Protect Our Waters

Stop Aquatic Hitchhikers!

In order to manage and conserve our natural resources, Texas Parks and Wildlife Department enforces laws to protect our state waters against the introduction of exotic aquatic species. Fish, shellfish, and aquatic plants that are not native to Texas may compete with native animals and plants for food and space. Because introduced species lack natural enemies in their new environment, they can multiply and spread at an alarming rate, intefering with boat traffic, affecting water quality, and causing a range of other problems. For more information, visit TexasInvasives.org

Zebra Mussels

Invasive zebra mussels have infested several Texas lakes. The Texas Parks and Wildlife Commission has enacted new regulations to curb the spread of this dangerous pest. Boaters and anglers in some North and Central Texas counties are now required to drain all water from boats and onboard receptacles before leaving or approaching a public water body.

Clean Recreational Equipment

Exotics often travel from one water body to another by "hitching a ride" on a watercraft. To curb the spread of these invasive species, boaters in Texas are required by law to remove harmful plants and animals from boats and trailers before leaving the vicinity of a lake, river, or bay.

Giant salvinia clings to boat trailer Follow These Simple Steps

Clean
Remove all plants, animals, and mud and thoroughly wash everything, including crevices and other hidden areas.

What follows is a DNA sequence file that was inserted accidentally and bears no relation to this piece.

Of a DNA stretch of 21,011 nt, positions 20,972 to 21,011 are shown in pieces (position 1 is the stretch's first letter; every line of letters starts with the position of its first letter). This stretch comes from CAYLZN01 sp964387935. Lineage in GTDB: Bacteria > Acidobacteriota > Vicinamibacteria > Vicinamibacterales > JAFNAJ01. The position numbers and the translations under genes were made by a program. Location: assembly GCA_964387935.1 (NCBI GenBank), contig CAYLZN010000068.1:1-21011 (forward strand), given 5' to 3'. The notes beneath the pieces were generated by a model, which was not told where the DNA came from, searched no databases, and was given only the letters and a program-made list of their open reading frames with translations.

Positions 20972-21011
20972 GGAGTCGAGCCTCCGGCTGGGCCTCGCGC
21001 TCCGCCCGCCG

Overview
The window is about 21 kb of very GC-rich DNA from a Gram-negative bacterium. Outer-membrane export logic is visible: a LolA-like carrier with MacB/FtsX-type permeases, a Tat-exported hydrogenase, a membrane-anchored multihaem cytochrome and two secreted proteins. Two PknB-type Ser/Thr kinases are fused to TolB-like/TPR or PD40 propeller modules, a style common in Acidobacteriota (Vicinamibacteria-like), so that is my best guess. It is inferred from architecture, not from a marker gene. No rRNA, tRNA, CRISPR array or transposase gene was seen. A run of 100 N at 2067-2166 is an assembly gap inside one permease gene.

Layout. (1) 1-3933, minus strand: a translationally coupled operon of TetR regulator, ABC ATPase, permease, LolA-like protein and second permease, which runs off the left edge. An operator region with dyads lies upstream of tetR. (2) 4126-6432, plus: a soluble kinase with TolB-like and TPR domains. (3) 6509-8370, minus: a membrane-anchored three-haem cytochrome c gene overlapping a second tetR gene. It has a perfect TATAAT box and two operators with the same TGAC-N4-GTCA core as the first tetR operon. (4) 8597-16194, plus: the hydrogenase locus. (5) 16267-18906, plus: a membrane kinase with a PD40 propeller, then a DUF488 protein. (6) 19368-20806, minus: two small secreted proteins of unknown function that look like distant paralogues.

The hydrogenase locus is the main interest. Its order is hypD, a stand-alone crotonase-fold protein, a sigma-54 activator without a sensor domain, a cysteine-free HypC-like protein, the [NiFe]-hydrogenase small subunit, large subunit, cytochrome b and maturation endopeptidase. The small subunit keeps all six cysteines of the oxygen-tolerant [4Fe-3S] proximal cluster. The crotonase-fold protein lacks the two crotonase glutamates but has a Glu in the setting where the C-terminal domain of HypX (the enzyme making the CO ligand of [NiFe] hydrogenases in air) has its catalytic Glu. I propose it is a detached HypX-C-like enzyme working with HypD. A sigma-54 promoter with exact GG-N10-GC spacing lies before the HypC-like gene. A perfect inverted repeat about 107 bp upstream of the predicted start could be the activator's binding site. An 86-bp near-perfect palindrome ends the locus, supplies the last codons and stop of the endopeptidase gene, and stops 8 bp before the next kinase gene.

Drain
Eliminate all water before leaving the area, including wells, ballast, and engine cooling water.
Dry
Allow time for your boat to completely dry before launching in other waters.

If your boat has been in infested waters for an extended period of time, or if you cannot perform the required steps above, you should have your boat professionally cleaned with high-pressure scalding hot water (>140°F) before transporting to any other body of water.

Clean Water Certification Program

The Clean Water Certification Program requires owners of boats with marine sanitation devices (MSDs) and owners of pump-out stations to obtain a decal, self-certifying that the MSD or pump-out station is operating properly to prevent the discharge of sewage into Texas waterways. The program is required under Texas law and is intended to protect and improve the quality of water in Texas. It is administered by the Texas Council on Environmental Quality (TCEQ).


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